PORTSMOUTH, N.H. — Two days before the New Hampshire primary, Hillary Clinton focused her campaign on a pressing local public health issue — in Flint, Mich.
The 1,400-mile campaign detour she took Sunday was designed to highlight her concern over the plight of families poisoned by lead in the municipal water, a play for African-American voters. The trip also turned attention away from New Hampshire, where she’s lagging in the polls.
“I am leaving here for just a few hours,” Clinton said at a Dunkin Donuts in Manchester Sunday morning shortly before leaving the state. “I’m going to take a quick break, go there, talk to them and then I’ll come back,” she promised.
Team Clinton once saw the Granite State as friendly territory — after all, voters here rescued her husband’s 1992 presidential campaign and injected energy into her 2008 contest. The relationship with the state’s voters seems to have frayed quite a bit since then, with even some top supporters acknowledging that a win Tuesday looks nearly impossible.
Instead her rival, Senator Bernie Sanders of Vermont, has led in this state for months, outspending her on the largest TV station here in recent weeks.
Like Clinton, Sanders is also looking past the Granite State. He, too, exited the campaign trail over the weekend, looping down to New York City to appear on NBC’s “Saturday Night Live” alongside comedian Larry David.
By Sunday afternoon Sanders was back in the Granite State talking to voters, and he headlined a rally that attracted 1,200 at Great Bay Community College in Portsmouth.
“This is a loud and boisterous crowd,” Sanders said to people packing the college gym. “Thank you.”
His stump speech was interrupted periodically by chants of “Feel the Bern.” The address he gives is so similar each time that a good chunk of the audience seemed to know exactly what was coming next. When he introduced a well-worn anecdote about corporate welfare, audience members recognized it centered on Walmart and called out the name of the company.
“You guys are smart!” Sanders said.
His audiences include people who’ve long been loyal to the Clinton family. That includes Joan Dion, a 71 year-old retired teacher who voted for Bill Clinton in 1992 and Hillary Clinton in 2008.
She still might back Clinton on Tuesday, but she swoons at Sanders’ message. “Bernie is just a breath of fresh air,” she said at an event in Rindge, where Sanders spoke over the weekend. “He has really struck onto something with the middle class.”
“She really has done it all and she is prepared to be president. But he has a message that I think is really important to support,” she said.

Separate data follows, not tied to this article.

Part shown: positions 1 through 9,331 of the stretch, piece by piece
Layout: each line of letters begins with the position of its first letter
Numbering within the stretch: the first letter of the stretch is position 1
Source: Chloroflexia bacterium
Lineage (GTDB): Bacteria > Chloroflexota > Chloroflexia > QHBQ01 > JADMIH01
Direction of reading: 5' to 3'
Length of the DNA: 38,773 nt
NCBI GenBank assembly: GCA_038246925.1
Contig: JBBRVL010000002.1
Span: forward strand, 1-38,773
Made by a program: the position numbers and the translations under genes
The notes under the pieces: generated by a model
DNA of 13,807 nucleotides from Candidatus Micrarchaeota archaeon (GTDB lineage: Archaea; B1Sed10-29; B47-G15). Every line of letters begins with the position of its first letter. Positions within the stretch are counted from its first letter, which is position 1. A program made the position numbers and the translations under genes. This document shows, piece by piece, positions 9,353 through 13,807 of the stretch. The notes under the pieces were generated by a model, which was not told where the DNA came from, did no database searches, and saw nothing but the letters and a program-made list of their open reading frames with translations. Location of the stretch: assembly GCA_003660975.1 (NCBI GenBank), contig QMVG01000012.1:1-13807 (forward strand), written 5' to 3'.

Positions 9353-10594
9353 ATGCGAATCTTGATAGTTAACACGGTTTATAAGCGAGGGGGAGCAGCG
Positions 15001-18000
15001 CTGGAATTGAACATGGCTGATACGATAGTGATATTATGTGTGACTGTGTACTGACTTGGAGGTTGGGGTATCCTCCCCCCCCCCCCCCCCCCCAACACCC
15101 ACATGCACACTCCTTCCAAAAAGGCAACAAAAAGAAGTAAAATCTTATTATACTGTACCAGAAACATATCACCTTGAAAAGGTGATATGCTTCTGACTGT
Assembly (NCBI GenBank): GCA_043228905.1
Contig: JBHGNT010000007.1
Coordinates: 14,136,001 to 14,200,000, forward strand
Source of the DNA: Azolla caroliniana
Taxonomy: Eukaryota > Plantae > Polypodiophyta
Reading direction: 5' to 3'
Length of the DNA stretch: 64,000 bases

Clinton supporters say that part of her problem in the state is that she’s been subject to withering attacks from the GOP field, which has either ignored Sanders or at times sought to bolster his candidacy as a way of slowing Clinton’s march to the nomination.
Clinton supporters say that part of her problem in New Hampshire is that she’s been subject to withering attacks from the GOP field.
She’s also found herself discussing issues far afield from her core message of pragmatic progressivism.
On Sunday, ABC News’s George Stephanopoulos pressed Clinton on whether she would release the transcripts of her paid speeches, following up on her pledge from Thursday’s debate that she would “look into” making them pubic.
This time she was dismissive of the idea.
“Let everybody who’s ever given a speech to any private group under any circumstances release them,” Clinton said on the Sunday morning program. “We’ll all release them at the same time.”
Former president Bill Clinton stood in for his wife Sunday afternoon, pumping up volunteers in Keene and Milford.
Also a slew of surrogates spread out across the state for her — though some of them acknowledged Clinton’s route in New Hampshire is difficult.
“What she has said multiple times is even if people aren’t with her, aren’t fighting for her right now, she will always be fighting for them,” Governor Maggie Hassan said in an interview.
However, she added a Clinton talking point. “The New Hampshire primary tends to favor neighbors because it’s an easy state to come into,” she said, recalling that she frequently saw Sanders dip into the state in 2014.
Hassan added a note of optimism for the Clinton team: “Polls can go up and down and I have learned a long time ago that I should never predict what happens in a New Hampshire primary.”